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9 Ways to Increase Your Inner Happiness Reserve

increase your inner happiness reserveAccording to a recent study published earlier this year in the journal of Happiness Studies, people who rate themselves as the happiest are more likely to share a certain gene. Despite the findings of this study, can it be as simple as that? One’s emotional state or temperament cannot just be boiled down strictly to one’s DNA. That being said, since one might not be able to control their genetic blueprint, there are a myriad of important factors in one’s own life, like their environment, and personal life choices/outlook that can increase or decrease one’s satisfaction in life.

A few are mentioned below. Work to cultivate these traits on a daily basis. Doing so can trump any potential deficiencies in your happiness trait(s) that you might be born with.

1. Let go of inner/outer strife.
Forgiving and forgetting is necessary for your own happiness. Holding a grudge means you’re also holding onto resentment, anger, hurt and other negative emotions that are standing in the way of your own happiness. Letting go of a grudge frees you from negativity and allows more space for positive emotions to fill in. Contrary to popular belief, forgiving is not a sign of weakness, or of forgetting. It is a priceless gift you give yourself.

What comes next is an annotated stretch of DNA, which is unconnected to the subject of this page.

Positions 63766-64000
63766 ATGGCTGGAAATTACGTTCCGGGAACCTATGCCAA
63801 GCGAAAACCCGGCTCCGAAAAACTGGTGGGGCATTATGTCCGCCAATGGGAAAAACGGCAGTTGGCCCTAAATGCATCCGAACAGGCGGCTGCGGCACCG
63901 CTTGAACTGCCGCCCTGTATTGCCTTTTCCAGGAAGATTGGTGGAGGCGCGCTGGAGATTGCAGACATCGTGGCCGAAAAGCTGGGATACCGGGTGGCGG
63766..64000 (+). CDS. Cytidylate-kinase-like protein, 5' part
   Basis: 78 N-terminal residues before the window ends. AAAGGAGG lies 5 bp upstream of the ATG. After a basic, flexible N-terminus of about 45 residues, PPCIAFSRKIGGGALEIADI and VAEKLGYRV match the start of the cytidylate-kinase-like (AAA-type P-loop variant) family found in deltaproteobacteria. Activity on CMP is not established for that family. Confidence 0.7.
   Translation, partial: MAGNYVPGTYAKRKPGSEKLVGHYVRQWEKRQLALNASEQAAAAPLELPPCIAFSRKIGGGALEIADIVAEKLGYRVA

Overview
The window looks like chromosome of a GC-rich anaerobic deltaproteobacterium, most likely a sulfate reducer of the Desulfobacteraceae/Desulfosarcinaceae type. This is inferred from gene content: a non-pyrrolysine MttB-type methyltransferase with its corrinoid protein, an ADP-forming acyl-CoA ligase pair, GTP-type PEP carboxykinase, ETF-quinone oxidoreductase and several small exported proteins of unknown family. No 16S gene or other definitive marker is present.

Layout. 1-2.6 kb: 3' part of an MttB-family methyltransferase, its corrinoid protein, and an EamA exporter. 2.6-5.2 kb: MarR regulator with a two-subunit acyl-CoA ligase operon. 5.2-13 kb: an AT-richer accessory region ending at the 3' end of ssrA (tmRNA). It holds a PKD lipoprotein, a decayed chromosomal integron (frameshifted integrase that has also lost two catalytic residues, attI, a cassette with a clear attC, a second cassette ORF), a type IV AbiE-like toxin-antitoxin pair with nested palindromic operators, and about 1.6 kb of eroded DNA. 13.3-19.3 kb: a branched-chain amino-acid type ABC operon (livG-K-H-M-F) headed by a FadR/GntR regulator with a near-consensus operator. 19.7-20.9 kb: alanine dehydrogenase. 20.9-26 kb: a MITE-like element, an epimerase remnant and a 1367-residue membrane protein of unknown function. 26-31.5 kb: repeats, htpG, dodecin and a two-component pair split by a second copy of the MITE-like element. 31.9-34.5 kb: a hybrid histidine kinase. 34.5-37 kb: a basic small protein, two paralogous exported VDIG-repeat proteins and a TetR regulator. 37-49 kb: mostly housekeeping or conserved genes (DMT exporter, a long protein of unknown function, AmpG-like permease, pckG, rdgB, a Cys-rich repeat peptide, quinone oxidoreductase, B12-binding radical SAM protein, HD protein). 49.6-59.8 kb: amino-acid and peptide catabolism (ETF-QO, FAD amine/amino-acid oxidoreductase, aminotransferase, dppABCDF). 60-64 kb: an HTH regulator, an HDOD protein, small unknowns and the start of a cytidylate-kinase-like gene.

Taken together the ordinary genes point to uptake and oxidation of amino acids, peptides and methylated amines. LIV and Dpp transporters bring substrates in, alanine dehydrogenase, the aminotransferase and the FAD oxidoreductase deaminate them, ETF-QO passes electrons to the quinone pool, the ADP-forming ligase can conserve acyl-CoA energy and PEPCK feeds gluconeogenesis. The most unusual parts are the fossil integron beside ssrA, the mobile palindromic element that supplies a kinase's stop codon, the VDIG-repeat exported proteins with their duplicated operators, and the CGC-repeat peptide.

2. Treat everyone with kindness and respect (especially if you dislike them).
Kindness is not only contagious; it’s also proven to make you happier. Research shows that when you’re courteous to others, your brain produces feel-good hormones and neurotransmitters like serotonin, and dopamine while building strong relationships with others, fostering positive feelings all around.

3. Regard your problems as challenges to overcome, not as obstacles
Change your internal dialogue so that anytime you have a “problem” you view it as a challenge or a new opportunity to change your life for the better. Discard the word “problem” from your mindset entirely. Those that view life this way, succumb a lot less to depression, and negativity. This of course, does not mean to live in a state of denial, which can have the opposite effect. Finding a neutral balance is the key.